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Superior National Forest Update: September 12

usfs_update_20140912.mp33.2 MB

Hi.  I’m Jon Benson, Recreation Specialist on the Tofte and Gunflint Ranger Districts, with this week’s edition of the Superior National Forest Update. For the week of September 12th, here’s what’s going on around the Forest.

Recreation use on the Forest is starting to slow down; however, bear hunters are out right now and grouse season starts soon so folks may see some hunting activity going on.  Trail partner groups are also out on the trails either finishing up their summer work or preparing for the winter.  We are also nearing completion of the Little Isabella Campground ATV Trail Connector as well as the reroute of the Beaver Snowmobile Trail north of Caribou Lake.

Boundary Waters permits remain available through the end of September and then the self-issue permit season begins October 1st.  Concessionaire-run fee campgrounds on the Superior National Forest will remain open with fees being charged for just over a month.  Campers should continue to be considerate of other users especially with regard to noise levels, vehicle parking, and folks should respect the personal space of other campers. 

Fall colors are starting to show up around the Forest.  We have just finished putting up the signs designating the fall color routes.  The Superior National Forest does a weekly fall color blog on our website.  For folks that are interested in following the blog, they can start checking the Superior National Forest website and look on the right hand side of the screen for the Fall Colors link.  Conditions are updated daily and new photos are added on Thursdays and Fridays.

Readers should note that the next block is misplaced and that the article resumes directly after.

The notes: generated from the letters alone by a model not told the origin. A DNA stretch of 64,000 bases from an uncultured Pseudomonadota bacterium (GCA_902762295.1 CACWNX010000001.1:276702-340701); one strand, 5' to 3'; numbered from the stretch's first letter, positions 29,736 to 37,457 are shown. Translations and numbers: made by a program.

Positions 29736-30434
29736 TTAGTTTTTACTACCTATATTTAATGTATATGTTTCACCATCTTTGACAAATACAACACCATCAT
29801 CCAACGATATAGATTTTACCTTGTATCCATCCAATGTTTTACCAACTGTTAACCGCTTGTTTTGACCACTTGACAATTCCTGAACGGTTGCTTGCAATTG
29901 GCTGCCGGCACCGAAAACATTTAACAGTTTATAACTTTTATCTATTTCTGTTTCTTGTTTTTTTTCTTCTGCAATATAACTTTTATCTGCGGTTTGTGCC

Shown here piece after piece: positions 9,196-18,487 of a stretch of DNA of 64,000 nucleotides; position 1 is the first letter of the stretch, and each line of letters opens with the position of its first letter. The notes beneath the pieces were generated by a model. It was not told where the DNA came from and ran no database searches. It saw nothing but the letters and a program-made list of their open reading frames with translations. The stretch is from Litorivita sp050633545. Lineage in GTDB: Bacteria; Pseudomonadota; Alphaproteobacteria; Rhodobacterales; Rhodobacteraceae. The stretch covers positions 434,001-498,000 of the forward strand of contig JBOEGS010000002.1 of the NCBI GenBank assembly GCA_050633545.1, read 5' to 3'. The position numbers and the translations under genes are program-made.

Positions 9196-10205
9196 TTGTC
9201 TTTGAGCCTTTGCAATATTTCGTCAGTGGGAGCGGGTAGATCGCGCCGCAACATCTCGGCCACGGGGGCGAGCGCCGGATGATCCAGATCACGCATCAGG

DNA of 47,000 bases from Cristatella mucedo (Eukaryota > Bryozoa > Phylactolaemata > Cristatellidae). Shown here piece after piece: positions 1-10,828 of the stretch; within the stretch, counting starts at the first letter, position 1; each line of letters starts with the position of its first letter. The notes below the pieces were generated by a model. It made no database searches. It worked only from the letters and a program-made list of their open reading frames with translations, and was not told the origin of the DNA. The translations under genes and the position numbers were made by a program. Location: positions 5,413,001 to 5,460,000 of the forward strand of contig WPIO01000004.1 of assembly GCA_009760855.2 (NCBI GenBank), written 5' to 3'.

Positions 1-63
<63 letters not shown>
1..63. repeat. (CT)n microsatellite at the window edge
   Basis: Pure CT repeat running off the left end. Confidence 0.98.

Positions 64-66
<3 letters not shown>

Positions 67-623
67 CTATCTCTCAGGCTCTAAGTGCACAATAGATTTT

Fire danger is low this weekend, but that’s no reason to let your campfire get out of control.  Keep fires in grates and fire rings, and remember that it is illegal to burn trash in a campfire.  Don’t leave your fire until it is dead out and cool to the touch.  Superior National Forest Fire crews are working on some fall pile burning currently and they will continue as conditions allow.  Nationally the fire situation has quieted down in most places but southern Oregon and California are still fairly active.

On the road, you can expect delays on Highway 61 still.  With heavier traffic this weekend, your trip from Silver Bay to Grand Marais could easily be thirty to fifty minutes longer than usual.  Be sure to allow yourself extra time on the roads.

Logging traffic on the Gunflint District will be about the same as the last few weeks.  You might encounter log trucks on Bally Creek, Devil Track, Ball Club, Shoe Lake, Greenwood, Pine Mountain Road, The Grade, the Caribou Trail, the Gunflint Trail, and on the Swamp and Cascade River Roads and Cook County 7 and 45.  On the Tofte end, there is one active timber harvest right now.  Folks should be aware of logging traffic on Cook County 3, and vehicles may encounter logging trucks on Lake County 7, the 4 Mile Grade, and the Sawbill Trail.

The fisheries program is currently assisting the 1854 Treaty Authority with their fall walleye assessments on Elbow, Cascade, Devilfish, Ball Club, and Caribou Lakes.  The focus of the assessment is to capture 3-6 inch young of the year walleye in the shallows of the lakes and measure them for growth analysis.  The fish are then released.  The goal of the assessment is to develop an index of year class strength.  This assists fishery managers in better predicting what the future fishery of a lake may look like.  

I hope all the listeners have a wonderful weekend!  And remember, for up to minute information on topics such as fire restrictions, be sure to stop into a Ranger Station, check our website, or follow us on Twitter.

Until next week, this has been Jon Benson with the National Forest Update.